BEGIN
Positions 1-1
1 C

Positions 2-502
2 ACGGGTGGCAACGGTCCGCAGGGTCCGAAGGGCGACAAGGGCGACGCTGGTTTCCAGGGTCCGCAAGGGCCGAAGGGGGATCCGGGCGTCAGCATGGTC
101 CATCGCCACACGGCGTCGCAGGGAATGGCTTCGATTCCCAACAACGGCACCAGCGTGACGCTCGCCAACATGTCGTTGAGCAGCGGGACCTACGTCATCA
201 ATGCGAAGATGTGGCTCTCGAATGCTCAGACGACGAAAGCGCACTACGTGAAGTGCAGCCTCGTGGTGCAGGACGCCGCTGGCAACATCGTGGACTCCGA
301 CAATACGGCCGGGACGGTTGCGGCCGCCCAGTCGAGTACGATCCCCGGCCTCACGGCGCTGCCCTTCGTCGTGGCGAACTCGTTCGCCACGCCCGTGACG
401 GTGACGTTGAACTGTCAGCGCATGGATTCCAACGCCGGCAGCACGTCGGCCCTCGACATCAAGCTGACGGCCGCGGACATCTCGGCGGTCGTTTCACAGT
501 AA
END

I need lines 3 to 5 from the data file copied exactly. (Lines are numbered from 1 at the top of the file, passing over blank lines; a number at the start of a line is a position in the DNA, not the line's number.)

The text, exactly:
Positions 2-502
2 ACGGGTGGCAACGGTCCGCAGGGTCCGAAGGGCGACAAGGGCGACGCTGGTTTCCAGGGTCCGCAAGGGCCGAAGGGGGATCCGGGCGTCAGCATGGTC
101 CATCGCCACACGGCGTCGCAGGGAATGGCTTCGATTCCCAACAACGGCACCAGCGTGACGCTCGCCAACATGTCGTTGAGCAGCGGGACCTACGTCATCA